Why Hollywood won't cast these child stars anymore

Once upon a time, these child stars had it made. Some had just starred in mega Hollywood productions next to legendary A-listers. Others had their very own shows they'd secured simply based on their magnetic charisma and all-too-relatable comedic charm. And there were even a select few who dominated multiple lanes at once, mastering music, movies, and/or TV. It seemed like the only direction they could go in was up — but then life happened, and they instead faded into the background.

Whose acting career went left after sharing a hurtful misconception about sexual assault? Who nearly self-destructed after a secret battle with anorexia? What rapper-turned-actor derailed his career after one too many social media stunts gone wrong? We'll talk about it all as we explore why Hollywood won't cast these former child stars anymore. Keep reading to find out the shocking moments that changed their careers in the entertainment biz forever.

Jonathan Lipnicki

Back in the late '90s and early 2000s, you couldn't turn on a family film without seeing Jonathan Lipnicki on your screen. His roles in blockbuster hits like Jerry Maguire (1996) and Stuart Little (1999) catapulted him to superstardom. And don't even get us started on The Little Vampire (2001). But his career has taken quite a nosedive ever since, partly due to his battles with bullying and depression.

"As a kid/teen I was made fun of relentlessly by some people who are now even my friends on FB," Lipnicki revealed on Instagram in 2017. "I was told I was a has-been and would never book a job again. I was made to feel like garbage every day of middle school to the point where I had a panic attack every night before school, because I wondered how I would get through the next day ... It was humiliating."

But the actor told E! News that same year that he's managed to quell his attacks with the help of extracurricular activities and therapy, so there's still a chance his career could get back on track in the near future. Fingers crossed.

Kyla Pratt

Kyla Pratt got her big break in 1998 when she was cast as a nerdy pre-teen in Dr. Dolittle. The movie was a commercial success and helped springboard her into starring roles in The Proud Family and One on One. But she just couldn't manage to build on top of her success, and, after three Dr. Dolittle installments flopped, she decided to take a break from the spotlight to focus on building a family — partly because of relentless judgment and criticism she'd received over the years.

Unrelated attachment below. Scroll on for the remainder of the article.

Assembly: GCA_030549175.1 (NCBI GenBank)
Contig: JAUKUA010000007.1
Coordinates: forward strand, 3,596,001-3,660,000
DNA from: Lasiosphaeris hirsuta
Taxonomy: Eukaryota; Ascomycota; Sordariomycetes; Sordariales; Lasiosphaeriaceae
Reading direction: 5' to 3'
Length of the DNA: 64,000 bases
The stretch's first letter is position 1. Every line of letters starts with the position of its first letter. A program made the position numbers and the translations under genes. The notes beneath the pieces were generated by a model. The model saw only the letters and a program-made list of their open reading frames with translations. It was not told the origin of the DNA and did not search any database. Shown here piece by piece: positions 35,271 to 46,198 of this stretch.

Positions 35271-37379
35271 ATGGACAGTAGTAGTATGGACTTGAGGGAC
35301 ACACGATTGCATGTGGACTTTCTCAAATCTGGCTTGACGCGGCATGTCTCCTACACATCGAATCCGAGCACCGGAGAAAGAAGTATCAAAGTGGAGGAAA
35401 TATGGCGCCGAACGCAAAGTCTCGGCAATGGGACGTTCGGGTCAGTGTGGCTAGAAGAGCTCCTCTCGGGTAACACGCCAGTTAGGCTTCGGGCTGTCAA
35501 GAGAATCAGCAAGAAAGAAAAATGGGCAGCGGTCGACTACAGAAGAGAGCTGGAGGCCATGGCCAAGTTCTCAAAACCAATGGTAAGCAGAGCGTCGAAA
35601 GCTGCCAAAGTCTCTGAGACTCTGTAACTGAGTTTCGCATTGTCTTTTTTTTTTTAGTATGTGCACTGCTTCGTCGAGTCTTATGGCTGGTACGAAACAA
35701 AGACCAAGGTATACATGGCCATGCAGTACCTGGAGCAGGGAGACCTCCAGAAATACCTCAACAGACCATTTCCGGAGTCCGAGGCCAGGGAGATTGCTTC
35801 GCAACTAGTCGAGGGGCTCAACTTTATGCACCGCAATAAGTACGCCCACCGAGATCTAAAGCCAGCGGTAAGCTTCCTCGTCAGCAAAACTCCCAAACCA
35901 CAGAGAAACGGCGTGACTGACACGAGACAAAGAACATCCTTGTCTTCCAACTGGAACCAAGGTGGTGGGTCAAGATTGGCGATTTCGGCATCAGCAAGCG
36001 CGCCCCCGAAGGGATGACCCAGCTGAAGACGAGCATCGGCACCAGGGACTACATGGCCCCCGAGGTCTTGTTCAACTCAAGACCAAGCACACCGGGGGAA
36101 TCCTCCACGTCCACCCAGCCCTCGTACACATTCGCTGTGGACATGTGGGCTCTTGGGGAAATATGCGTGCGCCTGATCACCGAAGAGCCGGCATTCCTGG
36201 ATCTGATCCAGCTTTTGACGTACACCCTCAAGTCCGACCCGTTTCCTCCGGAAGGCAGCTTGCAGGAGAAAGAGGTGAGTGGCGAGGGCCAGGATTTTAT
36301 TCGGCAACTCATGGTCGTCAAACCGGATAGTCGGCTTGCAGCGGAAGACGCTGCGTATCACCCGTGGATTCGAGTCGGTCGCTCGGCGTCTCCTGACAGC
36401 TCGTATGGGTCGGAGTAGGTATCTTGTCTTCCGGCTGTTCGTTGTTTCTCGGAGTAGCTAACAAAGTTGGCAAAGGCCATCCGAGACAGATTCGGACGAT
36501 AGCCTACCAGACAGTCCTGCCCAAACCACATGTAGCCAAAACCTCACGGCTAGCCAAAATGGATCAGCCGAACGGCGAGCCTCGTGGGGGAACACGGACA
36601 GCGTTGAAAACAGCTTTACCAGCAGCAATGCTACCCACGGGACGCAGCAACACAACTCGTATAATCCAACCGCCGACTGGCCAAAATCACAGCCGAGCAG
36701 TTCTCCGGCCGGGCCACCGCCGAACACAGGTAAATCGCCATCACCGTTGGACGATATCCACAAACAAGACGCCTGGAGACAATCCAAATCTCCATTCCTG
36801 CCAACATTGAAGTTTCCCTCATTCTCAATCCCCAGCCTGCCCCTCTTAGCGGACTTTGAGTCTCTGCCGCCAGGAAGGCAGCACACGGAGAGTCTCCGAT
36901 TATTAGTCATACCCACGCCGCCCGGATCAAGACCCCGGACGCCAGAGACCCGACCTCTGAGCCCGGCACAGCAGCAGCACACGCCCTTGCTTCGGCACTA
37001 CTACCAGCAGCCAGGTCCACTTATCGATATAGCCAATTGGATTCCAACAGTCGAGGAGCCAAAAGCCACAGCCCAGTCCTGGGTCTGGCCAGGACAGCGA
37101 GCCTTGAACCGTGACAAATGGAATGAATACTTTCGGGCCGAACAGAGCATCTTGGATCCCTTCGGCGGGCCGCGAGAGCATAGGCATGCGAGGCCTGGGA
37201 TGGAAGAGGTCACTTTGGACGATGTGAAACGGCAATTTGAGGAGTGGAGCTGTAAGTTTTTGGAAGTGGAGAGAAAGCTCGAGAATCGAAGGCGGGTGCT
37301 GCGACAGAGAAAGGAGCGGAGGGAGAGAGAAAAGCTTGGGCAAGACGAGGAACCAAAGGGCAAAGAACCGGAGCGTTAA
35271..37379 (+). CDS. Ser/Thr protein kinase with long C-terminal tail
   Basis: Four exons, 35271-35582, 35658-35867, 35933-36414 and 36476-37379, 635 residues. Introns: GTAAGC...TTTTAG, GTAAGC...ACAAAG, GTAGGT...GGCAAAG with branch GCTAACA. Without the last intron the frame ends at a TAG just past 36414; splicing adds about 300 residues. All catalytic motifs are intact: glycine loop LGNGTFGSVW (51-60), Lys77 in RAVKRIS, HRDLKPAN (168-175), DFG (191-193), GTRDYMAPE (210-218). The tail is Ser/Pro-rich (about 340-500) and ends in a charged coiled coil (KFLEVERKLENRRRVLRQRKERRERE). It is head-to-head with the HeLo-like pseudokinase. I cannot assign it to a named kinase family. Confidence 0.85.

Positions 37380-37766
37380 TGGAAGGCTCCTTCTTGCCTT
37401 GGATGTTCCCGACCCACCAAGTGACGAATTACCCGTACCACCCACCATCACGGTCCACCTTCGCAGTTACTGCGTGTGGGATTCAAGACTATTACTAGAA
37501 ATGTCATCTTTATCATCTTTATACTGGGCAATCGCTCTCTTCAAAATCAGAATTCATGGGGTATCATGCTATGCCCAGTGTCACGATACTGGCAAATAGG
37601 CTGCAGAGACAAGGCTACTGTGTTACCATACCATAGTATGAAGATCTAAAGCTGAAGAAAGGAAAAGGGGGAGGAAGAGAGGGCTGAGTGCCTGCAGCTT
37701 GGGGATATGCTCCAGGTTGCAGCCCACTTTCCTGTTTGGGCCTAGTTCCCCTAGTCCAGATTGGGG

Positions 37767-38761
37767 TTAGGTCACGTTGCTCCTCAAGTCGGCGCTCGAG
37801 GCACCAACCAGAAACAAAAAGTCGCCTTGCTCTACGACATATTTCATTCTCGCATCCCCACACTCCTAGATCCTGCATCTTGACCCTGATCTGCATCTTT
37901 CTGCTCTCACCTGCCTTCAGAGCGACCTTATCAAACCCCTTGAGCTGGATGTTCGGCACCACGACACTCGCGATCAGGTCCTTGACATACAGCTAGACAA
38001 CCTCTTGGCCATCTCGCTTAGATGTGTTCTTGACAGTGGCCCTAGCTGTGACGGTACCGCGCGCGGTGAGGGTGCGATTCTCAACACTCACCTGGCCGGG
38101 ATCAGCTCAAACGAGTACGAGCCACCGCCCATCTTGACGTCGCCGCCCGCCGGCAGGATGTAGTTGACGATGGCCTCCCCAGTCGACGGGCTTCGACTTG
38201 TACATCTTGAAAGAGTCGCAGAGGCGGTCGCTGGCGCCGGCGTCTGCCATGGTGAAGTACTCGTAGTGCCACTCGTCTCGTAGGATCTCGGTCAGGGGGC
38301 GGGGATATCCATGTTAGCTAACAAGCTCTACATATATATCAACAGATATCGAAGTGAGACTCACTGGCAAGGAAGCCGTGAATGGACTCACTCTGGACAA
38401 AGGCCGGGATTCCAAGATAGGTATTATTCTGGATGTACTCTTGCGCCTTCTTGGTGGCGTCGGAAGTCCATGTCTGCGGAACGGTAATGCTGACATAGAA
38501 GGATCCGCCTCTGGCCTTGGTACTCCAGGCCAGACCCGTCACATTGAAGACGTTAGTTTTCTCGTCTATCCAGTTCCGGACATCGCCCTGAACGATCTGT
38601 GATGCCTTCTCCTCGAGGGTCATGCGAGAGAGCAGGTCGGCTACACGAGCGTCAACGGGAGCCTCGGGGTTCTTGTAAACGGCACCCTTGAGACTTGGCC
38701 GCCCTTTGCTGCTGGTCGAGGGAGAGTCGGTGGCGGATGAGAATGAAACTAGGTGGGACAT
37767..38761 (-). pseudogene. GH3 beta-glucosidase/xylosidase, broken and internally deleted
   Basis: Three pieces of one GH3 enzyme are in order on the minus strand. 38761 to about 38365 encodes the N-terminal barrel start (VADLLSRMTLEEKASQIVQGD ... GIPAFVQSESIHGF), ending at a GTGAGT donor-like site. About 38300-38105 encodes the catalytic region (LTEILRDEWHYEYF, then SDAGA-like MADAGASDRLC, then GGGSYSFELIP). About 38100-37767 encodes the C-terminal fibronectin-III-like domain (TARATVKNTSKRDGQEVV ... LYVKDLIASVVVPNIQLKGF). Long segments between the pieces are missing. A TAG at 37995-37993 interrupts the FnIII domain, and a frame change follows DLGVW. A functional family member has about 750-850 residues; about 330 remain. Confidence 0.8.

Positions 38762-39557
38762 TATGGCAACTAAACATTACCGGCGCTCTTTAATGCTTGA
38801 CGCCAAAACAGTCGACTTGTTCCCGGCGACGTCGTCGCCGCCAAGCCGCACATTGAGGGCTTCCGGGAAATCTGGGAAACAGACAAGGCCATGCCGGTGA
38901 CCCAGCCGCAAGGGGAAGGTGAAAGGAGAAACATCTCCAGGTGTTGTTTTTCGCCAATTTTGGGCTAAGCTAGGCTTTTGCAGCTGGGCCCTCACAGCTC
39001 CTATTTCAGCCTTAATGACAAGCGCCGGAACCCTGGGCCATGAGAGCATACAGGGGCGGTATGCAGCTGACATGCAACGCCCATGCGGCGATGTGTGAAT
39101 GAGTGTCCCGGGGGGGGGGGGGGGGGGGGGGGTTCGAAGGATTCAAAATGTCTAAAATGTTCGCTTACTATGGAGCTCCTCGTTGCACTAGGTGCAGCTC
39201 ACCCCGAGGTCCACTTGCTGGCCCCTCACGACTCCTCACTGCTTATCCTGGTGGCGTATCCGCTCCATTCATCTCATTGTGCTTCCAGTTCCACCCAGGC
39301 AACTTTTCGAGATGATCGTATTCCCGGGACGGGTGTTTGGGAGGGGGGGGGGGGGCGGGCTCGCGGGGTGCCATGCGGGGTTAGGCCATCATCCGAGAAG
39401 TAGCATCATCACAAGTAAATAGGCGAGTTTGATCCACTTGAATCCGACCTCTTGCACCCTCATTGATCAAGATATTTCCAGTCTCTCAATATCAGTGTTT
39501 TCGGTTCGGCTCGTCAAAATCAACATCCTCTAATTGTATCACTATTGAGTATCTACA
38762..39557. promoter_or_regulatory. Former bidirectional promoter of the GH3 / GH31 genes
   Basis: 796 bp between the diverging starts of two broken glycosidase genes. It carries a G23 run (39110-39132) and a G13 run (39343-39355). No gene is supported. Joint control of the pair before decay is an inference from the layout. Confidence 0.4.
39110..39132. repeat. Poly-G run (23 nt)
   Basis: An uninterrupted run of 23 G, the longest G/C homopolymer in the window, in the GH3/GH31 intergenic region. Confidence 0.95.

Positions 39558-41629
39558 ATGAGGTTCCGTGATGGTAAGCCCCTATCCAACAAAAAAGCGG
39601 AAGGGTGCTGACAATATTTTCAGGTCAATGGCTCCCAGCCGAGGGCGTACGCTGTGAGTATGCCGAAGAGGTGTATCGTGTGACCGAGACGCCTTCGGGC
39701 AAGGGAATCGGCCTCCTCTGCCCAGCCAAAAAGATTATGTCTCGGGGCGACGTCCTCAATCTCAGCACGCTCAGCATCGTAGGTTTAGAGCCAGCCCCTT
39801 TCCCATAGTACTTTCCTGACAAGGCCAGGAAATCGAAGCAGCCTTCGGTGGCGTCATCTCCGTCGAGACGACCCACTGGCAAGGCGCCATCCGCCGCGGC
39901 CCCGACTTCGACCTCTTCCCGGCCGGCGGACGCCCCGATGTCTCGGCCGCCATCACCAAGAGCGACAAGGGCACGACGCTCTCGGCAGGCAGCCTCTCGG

In fact, Pratt keeps her life so private now that she even successfully managed to keep two of her pregnancies — with daughters Lyric and Liyah Kilpatrick — under wraps completely. She opened up about her decision to focus on family life in a 2014 interview with Ebony, telling the publication she preferred to "nurture each of those relationships and give those relationships a great amount of time," rather than putting all her time and energy into the entertainment industry.

She could be gearing up for a major comeback, though, as she starred in a play adaptation of the 1996 cult classic Set It Off in March 2018, which debuted to favorable reviews.

Macaulay Culkin

Macaulay Culkin gained worldwide fame due to his breakout performance in 1990's Home Alone. But — like his character in the film — Culkin got left behind after dealing with a personal struggle at home.

In a 2018 interview with Marc Maron on his WTF podcast, Culkin revealed that he'd suffered physical and mental abuse from his father, Kit, who the actor said was morbidly "jealous" of his success. He also told Maron that his parents' split was "one of the best things that's ever happened" because he was "able to actually walk away from the business," which he did for nearly a decade (via The Blast).

He explained, "I even wanted to take a break for a while and eventually I was like 'I'm done guys, hope you all made your money because there is no more coming from me.'"

Eventually, Culkin made a return to entertainment, but his career never really recovered from the lengthy stint.

Andrew Keegan

Andrew Keegan was America's collective #MCM before it was even a thing. But these days, instead of attracting fans, he's attracting converts.

According to Vice, Keegan leads a spiritual movement called Full Circle, based in Venice Beach, Calif., whose reported goal is to promote individuality rather than societal standards.

"I very much speak what comes through [while] in the collective. We create a resonance of balance and equality of the crew," the 10 Things I Hate About You actor explained to the outlet in 2015. "When you feel those chakras aligned, there's guided messaging coming in. If there is something of spiritual ego within that, it must not exist."

He might've chosen his beliefs over Hollywood, but in 2017 Keegan told Page Six he was gearing up to take his movement to the next level. He said his fans can continue to look forward to "sound healing, educational, medical type practices, food and health."

Kirsten Dunst